Tragedy: The Sad Ballad of the Gibb Brothers
The dizzying highs, the mortifying lows, and the Tragedy of the Bee Gees
Jeff Apter is a seasoned writer of largely Australia-based music titles, from studies of AC/DC and the Finn Brothers, to books about Keith Urban and Johnny O’Keefe. He co-wrote Kasey Chambers’ memoir, A Little Bird Told Me, and is also a senior writer for Rolling Stone Australia. So he’s a perfect candidate to examine what is perhaps Australia’s biggest musical export: the Bee Gees.
Apter’s biography closely explores the intertwined lives of Barry, Robin, and Maurice Gibb, as well as that of their younger brother, ’70s pop star Andy. The book is separated into three sections, allowing for the author to follow the brothers’ story from their early years as Beatles-esque pop tunesmiths (“Beginnings”) through their second-act disco heyday (“Fever”), to their final years, following the deaths of Maurice, Robin, and Andy, leaving Barry to soldier on alone (“Tragedy”).
The story of the brothers Gibb is rife with suffering. They seemed to be famous almost from birth, their lives consistently in the limelight. They found popular success early on and critical success with 1969’s epic double album Odessa. They faded away only to reemerge as heroes for a disco generation through theSaturday Night Fever soundtrack. The double album sold over 15 million copies in North America alone, bringing the Bee Gees a second wave of fame infinitely greater than their first. Andy became a teen idol, his star shining a little brighter than his brothers’ for a brief moment.
Apter’s tale also highlights the bad that came with the good for the Gibbs. Maurice struggled with alcohol abuse. Robin is portrayed as petulant and emotional, often feeling left out between the handsome one (Barry) and the funny one (Maurice). Andy’s well-documented troubles are also detailed—his failed marriages, substance abuse, and ultimate decline and demise. Barry often stands alone as the rational one among the brothers.
Somehow, with all the juicy stories, the decades of artistry, fame, and lifestyle excess, Tragedy presents the Bee Gees’ story in a very matter-of-fact way. While the pace doesn’t bog down and the book never bores, it also does not exactly excite. Apter includes a sufficient bibliography of sources from which he crafts his tale, but there are no new interviews or research to lend the story a sense of the present, so that the story sometimes reads like an extended Allmusic biography.
Still, it’s much more succinct than that the 800-page The Ultimate Biography Of The Bee Gees: Tales Of The Brothers Gibb, from which Apter acknowledges he drew both inspiration and source material. Tragedy: The Ballad Of The Bee Gees is a well-constructed biography that highlights the dizzying highs and mortifying lows of a band whose success defined a generation (or perhaps two). What it lacks in emotionality, it makes up for with valuable comprehensiveness and detail for Bee Gees fans.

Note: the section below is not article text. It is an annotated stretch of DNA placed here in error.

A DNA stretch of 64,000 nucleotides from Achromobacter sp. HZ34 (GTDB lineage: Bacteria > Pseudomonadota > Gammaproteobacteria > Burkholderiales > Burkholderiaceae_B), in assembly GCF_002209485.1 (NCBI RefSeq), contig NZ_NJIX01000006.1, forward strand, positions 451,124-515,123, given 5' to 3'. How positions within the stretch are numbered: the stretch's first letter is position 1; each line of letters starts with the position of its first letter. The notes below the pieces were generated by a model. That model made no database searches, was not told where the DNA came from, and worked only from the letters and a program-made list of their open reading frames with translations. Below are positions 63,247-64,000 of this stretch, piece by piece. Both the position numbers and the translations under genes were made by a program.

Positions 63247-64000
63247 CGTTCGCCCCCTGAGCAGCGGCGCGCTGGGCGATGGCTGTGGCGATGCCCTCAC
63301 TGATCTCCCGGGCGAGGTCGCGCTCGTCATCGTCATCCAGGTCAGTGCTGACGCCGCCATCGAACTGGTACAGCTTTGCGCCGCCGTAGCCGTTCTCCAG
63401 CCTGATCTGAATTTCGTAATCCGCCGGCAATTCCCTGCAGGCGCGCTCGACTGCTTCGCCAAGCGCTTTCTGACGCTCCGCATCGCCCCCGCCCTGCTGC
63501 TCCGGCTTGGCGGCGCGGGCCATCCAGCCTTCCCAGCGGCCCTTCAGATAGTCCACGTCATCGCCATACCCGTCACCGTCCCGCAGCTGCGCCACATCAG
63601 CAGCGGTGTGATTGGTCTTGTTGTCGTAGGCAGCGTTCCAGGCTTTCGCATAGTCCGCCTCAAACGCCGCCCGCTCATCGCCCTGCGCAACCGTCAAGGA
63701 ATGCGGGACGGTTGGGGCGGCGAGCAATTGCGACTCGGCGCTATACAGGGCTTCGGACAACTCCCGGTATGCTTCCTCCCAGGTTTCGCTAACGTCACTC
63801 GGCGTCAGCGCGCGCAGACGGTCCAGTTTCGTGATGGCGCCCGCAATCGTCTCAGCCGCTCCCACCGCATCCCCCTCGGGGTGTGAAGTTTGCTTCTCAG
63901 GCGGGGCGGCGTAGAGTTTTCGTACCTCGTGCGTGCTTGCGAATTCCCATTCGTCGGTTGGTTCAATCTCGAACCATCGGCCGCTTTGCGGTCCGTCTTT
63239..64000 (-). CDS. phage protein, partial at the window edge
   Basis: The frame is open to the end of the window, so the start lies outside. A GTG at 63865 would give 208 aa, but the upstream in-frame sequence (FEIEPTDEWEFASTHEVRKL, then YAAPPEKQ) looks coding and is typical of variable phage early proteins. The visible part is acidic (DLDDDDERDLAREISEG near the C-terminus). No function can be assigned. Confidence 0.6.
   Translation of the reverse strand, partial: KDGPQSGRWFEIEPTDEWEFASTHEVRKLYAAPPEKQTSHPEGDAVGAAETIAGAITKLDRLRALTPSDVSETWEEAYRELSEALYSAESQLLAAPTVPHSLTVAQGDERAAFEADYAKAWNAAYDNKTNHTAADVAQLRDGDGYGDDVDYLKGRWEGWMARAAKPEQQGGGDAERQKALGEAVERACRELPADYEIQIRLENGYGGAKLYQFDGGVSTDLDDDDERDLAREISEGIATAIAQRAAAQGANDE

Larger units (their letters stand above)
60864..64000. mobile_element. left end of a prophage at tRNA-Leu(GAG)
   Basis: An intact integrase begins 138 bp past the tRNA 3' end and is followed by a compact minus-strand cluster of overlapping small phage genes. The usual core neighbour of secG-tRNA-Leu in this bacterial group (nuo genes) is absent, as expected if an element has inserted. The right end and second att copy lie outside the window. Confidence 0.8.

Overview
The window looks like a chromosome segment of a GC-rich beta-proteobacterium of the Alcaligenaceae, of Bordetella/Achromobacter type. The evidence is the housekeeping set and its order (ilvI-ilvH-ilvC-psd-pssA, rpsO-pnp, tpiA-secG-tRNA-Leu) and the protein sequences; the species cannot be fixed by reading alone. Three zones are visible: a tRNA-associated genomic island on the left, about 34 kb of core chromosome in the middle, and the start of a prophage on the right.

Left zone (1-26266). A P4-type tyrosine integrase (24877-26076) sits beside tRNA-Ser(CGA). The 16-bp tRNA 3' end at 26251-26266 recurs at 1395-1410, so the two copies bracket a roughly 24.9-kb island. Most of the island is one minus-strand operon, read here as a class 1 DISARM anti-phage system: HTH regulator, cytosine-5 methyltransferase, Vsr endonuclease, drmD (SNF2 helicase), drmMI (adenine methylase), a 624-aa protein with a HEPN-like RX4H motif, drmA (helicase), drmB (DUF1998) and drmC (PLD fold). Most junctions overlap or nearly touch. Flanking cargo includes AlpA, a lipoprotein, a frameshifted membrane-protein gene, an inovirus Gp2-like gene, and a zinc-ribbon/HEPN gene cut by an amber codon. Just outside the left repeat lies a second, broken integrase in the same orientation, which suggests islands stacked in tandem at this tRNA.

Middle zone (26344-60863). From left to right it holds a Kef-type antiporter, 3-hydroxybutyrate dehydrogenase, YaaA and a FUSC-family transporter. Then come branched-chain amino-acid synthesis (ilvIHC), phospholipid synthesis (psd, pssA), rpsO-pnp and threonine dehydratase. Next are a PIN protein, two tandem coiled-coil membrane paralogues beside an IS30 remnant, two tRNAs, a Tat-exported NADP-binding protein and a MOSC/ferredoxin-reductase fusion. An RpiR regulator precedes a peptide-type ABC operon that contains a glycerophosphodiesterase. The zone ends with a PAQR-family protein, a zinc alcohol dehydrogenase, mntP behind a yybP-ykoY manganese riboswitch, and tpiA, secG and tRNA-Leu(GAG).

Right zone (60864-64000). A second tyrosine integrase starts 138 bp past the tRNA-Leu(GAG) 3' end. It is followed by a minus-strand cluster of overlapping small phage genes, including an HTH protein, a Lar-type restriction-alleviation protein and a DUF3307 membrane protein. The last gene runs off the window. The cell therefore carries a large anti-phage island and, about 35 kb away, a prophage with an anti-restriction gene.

By Frank ValishJun 20, 2016 12:00 AM
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Love and Resentment Run Deep in New Bee Gees Bio
Really, did any act in the rock era have a bigger comeback than the Bee Gees? The mere mention of the band’s name, of course, instantly conjures up the all too familiar white suits, chest hair and medallions of the Saturday Night Fever-era (“Stayin’ Alive,” “Jive Talkin’,” “You Should Be Dancing,” “How Deep is Your Love”) that found them on top of the world (and the charts).
But well before that, there was a string of hits like “To Love Somebody,” “Massachusetts,” “I Gotta Get a Message to You” and “New York Mining Disaster 1941.” And then a brotherly breakup, career bottoming out, drifting, and reinvention to Fever. And then it would happen again. And again. But through it all, their songbook remains one of the richest of any pop group.
As an Australian journalist, Apter understandably gives more space to the Bee Gees' formative career in Oz (as English expats from Manchester) and relations to the continent. But he hits all the brothers’ highlights and lowlights, both in the music and their personal worlds. The book also gives a chunk of pages to fourth Gibb brother Andy, whose tragic life and 1988 death is certainly worth its own tome.
There’s not much particularly new information offered here, and many of the same stories and tales can be found in David N. Meyer’s superior Bee Gees: The Biographyfrom 2013. But what Apter does do better is delve more into the psychology of the Gibb brothers in terms of their relations to each other, and the jealousies and power struggles that ran throughout their seemingly united front.
That Lone Survivor Barry was feuding bitterly with Maurice and Robin at the time of their unexpected, respective deaths in 2003 and 2012 makes the end of the book rather wistful. (A sister, Lesley, still lives as well.)
Perhaps Tragedy is not a fair title for a book on the lives and careers of the Bee Gees. For while the story certainly has its share of that, there’s a lot of triumph as well. Plus a canon of songs spread over five decades whose catchiness even today cannot be denied.